Where this becomes unhealthy is that we, as individual members, lack the same expectation of our Lodges. We do not believe that our Lodges owe us anything in return. We do not expect that the Lodge should be providing us with some fulfillment as well. By saying that the three degrees (and a few pancakes) should provide you with everything you need, we assume that the only thing you could ever need is to watch the same ritual performed in the same way that it has been for over 200 years. That is not fair. You can make the claim that you learn something every time you see the degrees and I would agree with you but remain firm when I ask "That's it?"
It is unfair to Masonry to pit the Blue Lodge against those Brothers who enjoy the appendant bodies. We don't lose active Brothers to the appendant bodies because those Brothers have their priorities wrong. It's quite the opposite, we (the Lodge) have our priorities wrong. The appendant bodies provide opportunities to their members that Blue Lodge do not. The Blue Lodge teaches one set of philosophies and almost never expands on them. You don't become a 33rd, KCCH, KYCH, by exclusively attending Blue Lodge. The appendant bodies also offer occasions to interact outside of your our Lodge. These are likely flaws with the existing model of many Blue Lodges.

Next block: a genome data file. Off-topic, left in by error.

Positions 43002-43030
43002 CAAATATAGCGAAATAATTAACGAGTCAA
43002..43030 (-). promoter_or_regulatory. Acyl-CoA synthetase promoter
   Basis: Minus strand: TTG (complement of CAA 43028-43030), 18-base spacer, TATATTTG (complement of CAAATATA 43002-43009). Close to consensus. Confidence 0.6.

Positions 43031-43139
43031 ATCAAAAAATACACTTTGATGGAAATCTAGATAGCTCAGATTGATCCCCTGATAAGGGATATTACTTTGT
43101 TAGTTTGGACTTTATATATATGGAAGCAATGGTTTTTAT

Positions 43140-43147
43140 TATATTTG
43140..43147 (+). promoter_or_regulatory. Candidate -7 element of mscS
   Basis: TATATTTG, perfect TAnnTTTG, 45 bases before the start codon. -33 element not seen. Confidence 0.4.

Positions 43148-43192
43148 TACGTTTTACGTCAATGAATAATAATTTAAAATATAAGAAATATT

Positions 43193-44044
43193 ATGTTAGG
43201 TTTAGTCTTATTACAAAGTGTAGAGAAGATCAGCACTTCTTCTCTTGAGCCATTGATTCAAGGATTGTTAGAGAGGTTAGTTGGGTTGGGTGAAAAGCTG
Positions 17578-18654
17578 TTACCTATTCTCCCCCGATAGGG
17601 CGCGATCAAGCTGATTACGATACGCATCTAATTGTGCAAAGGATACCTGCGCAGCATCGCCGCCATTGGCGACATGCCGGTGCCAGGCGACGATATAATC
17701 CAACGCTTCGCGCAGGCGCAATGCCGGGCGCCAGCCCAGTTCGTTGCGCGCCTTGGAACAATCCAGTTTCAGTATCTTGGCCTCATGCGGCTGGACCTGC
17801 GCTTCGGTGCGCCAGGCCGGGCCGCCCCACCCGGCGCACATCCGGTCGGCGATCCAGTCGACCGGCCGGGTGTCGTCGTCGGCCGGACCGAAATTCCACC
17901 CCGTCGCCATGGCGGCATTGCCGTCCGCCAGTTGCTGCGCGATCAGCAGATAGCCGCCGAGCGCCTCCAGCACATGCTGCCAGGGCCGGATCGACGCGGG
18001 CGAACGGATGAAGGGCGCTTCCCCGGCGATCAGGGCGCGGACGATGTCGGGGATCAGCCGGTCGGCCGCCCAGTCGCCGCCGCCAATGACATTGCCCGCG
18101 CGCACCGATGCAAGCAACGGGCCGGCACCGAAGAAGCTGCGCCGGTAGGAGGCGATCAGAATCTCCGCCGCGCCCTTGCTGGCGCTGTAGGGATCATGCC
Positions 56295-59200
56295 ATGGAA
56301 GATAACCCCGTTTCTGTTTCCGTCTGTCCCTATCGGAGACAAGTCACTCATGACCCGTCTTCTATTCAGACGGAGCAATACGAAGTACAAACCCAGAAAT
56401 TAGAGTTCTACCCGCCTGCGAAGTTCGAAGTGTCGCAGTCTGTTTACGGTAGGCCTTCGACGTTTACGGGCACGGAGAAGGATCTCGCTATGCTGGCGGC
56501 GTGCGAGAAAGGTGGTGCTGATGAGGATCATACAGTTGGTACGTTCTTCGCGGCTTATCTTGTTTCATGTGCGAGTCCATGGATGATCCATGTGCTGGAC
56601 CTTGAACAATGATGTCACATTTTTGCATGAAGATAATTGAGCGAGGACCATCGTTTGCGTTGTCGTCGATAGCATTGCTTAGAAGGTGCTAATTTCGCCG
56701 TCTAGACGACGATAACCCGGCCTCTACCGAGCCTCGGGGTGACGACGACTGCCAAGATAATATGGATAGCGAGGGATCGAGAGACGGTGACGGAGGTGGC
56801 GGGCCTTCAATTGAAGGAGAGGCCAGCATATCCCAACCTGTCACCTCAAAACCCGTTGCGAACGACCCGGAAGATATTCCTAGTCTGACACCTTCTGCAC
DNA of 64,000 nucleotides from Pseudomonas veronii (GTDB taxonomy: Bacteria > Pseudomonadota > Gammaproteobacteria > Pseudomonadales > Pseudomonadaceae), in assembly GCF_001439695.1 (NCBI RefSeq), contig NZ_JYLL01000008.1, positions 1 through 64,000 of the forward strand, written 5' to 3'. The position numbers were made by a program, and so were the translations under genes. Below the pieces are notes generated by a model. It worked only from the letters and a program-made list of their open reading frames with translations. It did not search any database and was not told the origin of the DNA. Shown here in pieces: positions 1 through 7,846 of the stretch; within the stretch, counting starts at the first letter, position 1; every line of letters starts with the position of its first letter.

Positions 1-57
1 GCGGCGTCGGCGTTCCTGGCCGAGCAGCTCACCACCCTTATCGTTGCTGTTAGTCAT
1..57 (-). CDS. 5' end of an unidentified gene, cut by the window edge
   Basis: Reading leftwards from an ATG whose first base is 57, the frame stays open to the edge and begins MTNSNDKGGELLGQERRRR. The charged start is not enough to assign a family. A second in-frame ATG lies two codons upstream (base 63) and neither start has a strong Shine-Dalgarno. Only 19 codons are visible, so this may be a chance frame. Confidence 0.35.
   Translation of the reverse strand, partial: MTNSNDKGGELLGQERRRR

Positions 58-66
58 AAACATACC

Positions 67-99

I am sure you have all heard this sentiment before but I assure you that it is not a part of every Lodge. Blue lodges with thriving membership don't hold this belief (they certainly do not verbalize it). Thriving lodges provide their membership with reasons to show up and be active. They do not need to guilt their members by suggesting that their first responsibility is to be present. These lodges treat Masonic Philosophy as living, progressing, and ever evolving such that it requires constant discussion within the tyled space. These lodges have a genuine expression of appreciation for those dedicated to the Craft and its teaching. These lodges are never short of diverse interactions among Brothers.
To suggest that our lack of participation is anyone else's fault but our own is myopic. It appeals to our own insecurities but it is far from true. Craft lodges and appendant bodies should both seek to prioritize the fulfillment of their members. When we use guilt to force members to stay active rather than giving them what they are seeking, we do the Gentle Craft a disservice. My wife and I are expecting a baby girl in August; is the chance to deliver a lecture I have heard a hundred times worth time away from her? Will running a Facebook/Eventbrite/Wordpress campaign be worth diverting focus and energy away from her and my wife? There are Masonic organizations that make these trade-offs worthwhile. It's a matter of who can deliver them and, quite honestly, no amount of reminding me that 'Blue Lodge comes first' will factor into that decision process.